Written by Matthew Everingham Every week I get a couple messages on Facebook  or emails asking for advice on images or tips on how to improve as a photographer. Thank these guys for giving me the idea to create this guide.  A guide that should be useful for everyone from the Larry Chen’s to the Harry Nobody’s.

Some of these tips are very specific to shooting motorsport. However, a lot of these tips are universal across the creative realm and will help you with whatever you’re pointing your lens at. This doesn’t make them any less important or relevant to your quest for better shots track side, so don’t skim them. Anyway…. Let’s get in to it

10. DON’T WHINGE ABOUT YOUR GEAR.

Yes, playing with the newest gear is fun and sometimes makes your job easier, but it isn’t required to create amazing work. The guys you see rocking the better equipment usually have more experience, which is a bigger contributor to creating those inspiring shots. Put your entry level SLR or Bridge camera in their hands and you’ll see that spending big dollars does not make you a better photographer. It just makes your job easier. Sadly, most people only learn this after spending the money.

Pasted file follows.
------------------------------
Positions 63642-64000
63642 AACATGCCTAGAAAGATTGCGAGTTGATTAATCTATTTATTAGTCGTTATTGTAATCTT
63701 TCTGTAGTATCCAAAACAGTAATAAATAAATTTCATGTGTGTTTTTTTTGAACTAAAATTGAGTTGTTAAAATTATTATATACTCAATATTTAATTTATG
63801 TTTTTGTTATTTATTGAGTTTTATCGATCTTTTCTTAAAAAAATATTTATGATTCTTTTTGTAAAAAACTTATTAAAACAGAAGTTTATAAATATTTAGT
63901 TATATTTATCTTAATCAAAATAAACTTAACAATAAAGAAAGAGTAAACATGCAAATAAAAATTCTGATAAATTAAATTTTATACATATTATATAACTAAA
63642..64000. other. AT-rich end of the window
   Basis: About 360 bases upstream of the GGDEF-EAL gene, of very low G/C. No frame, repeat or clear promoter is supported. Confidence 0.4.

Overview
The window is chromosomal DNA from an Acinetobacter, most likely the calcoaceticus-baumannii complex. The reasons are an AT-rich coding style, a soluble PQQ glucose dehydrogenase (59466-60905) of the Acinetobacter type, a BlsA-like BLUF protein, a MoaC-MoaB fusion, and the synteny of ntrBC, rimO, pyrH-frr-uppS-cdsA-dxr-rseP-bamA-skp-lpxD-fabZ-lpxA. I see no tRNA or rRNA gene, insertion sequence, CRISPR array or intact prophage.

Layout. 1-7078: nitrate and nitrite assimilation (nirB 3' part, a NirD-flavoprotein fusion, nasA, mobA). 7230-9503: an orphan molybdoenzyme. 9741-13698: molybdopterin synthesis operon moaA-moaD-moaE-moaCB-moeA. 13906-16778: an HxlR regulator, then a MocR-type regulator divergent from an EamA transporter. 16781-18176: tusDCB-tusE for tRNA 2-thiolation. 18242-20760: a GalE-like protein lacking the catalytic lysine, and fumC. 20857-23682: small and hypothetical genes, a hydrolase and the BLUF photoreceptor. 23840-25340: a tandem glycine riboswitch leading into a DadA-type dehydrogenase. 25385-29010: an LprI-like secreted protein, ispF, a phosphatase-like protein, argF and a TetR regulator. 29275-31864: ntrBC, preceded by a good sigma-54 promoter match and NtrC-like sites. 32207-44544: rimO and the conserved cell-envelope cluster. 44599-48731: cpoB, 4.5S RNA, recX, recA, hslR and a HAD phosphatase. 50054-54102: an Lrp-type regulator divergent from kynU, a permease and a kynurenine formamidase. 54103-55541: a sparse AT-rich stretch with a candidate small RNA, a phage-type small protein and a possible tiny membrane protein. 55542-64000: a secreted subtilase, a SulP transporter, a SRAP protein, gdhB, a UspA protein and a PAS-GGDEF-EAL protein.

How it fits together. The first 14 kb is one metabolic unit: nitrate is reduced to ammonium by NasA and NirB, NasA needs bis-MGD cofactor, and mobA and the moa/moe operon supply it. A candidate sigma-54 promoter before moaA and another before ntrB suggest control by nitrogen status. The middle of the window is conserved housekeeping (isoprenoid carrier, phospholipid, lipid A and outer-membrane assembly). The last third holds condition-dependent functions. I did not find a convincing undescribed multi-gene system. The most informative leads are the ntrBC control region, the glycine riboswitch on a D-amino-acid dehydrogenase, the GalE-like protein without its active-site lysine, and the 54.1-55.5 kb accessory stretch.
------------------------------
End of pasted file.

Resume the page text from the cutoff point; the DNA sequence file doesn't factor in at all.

Instead of complaining about what you don’t have, think of ways to get more out of your current gear. Ultimately it’ll make you a better photographer.

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9. BE INSPIRED, DON’T BE AN IMITATION.

Spending time going through the archives of more experienced photographers is a great source of inspiration. You’ll develop a better idea of what you’d like to create yourself. Inspiration is fine, but just setting out to create the exact same image/angle/colours isn’t being inspired, it’s being a Kopy Cat. Imitators suck.

No one remembers 2nd place. It’s okay to borrow elements you like, as long as you add in your own style to the process somewhere. Always try to create something new and move your work forward. copycat

8. THERE IS MORE TO RACING THAN THE CARS ON THE TRACK.